Dream package

Over the past two years, Dreamweaver appeared to lose ground to competing applications. The release of version 8.0, however, shows Macromedia hasn't lost its taste for innovation.

The open nature of Web standards has meant that it would always be difficult for any app to force itself onto the market as a universal standard for Web design. The quality of early releases of Dreamweaver led it close to being a de facto standard for Web development software. Innovation in later versions - which increased its popularity - culminated in the release of the glorious Studio MX suite.

MX 2004, however, was some­thing of a minor upgrade - at least for Dreamweaver. The good news, however, is that version 8.0 shows this program is still more than capable of taking on competitors such as Adobe GoLive. This column is not a repeat of the enthusiastic reviews that are already appearing for Dreamweaver 8.0, but rather a demonstration of the benefits you can derive from the two most important features in this release: enhanced CSS support and the ability to work visually with XML.

Design with style

For some time now, it has been standard to use Cascading Style Sheets (CSS) instead of embedded design elements such as tables and font tags. Not only do the latter generate ungainly code that can look awkward in different browsers, they don't allow you to make quick and extensive changes to the look and feel of your site in the way that CSS does.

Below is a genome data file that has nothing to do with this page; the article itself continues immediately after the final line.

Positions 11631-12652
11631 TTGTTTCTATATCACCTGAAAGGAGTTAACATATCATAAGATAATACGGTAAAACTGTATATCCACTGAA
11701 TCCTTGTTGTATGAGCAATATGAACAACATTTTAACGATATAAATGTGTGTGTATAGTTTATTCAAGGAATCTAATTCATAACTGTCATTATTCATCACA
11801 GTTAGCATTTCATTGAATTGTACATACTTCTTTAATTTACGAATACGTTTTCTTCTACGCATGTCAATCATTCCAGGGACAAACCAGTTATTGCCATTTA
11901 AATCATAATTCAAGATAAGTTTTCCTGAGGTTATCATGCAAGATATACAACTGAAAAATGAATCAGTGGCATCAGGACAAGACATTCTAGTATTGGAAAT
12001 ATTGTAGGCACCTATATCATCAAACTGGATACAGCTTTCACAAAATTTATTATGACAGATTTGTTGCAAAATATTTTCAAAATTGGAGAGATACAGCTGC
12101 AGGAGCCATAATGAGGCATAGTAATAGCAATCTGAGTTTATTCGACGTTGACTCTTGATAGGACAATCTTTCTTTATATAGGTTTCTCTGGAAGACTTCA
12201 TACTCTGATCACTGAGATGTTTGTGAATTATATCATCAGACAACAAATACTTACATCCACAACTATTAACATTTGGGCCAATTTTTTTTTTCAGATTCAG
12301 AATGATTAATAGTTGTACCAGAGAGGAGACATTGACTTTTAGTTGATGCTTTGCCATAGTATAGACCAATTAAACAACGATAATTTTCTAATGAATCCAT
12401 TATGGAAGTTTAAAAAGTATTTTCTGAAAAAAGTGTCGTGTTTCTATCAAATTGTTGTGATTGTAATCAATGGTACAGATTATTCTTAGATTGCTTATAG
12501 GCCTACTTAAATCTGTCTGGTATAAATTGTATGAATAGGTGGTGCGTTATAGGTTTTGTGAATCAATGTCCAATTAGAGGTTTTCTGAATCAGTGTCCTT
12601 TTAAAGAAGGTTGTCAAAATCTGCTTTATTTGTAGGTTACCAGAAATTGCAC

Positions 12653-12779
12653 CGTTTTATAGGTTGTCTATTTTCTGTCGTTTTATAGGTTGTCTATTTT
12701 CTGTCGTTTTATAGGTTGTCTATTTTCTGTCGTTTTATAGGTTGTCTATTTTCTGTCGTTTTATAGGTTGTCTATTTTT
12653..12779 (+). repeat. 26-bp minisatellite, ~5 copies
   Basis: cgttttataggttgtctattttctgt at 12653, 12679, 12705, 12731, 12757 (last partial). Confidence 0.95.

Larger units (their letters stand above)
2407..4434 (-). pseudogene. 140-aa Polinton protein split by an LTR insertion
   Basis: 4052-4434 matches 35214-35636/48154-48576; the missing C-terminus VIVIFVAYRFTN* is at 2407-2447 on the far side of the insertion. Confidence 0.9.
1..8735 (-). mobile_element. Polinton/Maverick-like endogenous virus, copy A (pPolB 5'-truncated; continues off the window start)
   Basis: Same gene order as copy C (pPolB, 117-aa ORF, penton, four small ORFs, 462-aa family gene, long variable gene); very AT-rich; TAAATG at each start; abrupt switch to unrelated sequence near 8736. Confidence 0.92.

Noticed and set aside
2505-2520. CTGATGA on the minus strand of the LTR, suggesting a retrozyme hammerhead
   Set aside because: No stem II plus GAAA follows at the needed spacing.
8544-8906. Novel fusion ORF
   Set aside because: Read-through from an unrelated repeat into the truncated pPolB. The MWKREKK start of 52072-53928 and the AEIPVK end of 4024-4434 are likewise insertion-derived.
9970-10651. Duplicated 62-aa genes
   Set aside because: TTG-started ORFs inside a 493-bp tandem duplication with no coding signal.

Brought into version 8.0 is a unified CSS panel - see figure 1.

Previously, information on style sheets used in a document, as well as the options for making changes to such things as positioning, typefaces and colour, tended to be rather patchy and we often recommended third-party programs such as TopStyle Pro. The CSS panel, however, not only simplifies creating and editing style rules, but also provides additional information that will be appreciated by experienced Web designers.

It is possible to toggle between All and Current viewing modes. To edit any style, click on it and make changes in the Properties table beneath it. While dedicated apps such as TopStyle still have a slight edge, most Web designers will no longer have to move out of Dreamweaver to fine tune their pages.

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Jason Whittaker

PC Advisor (UK)
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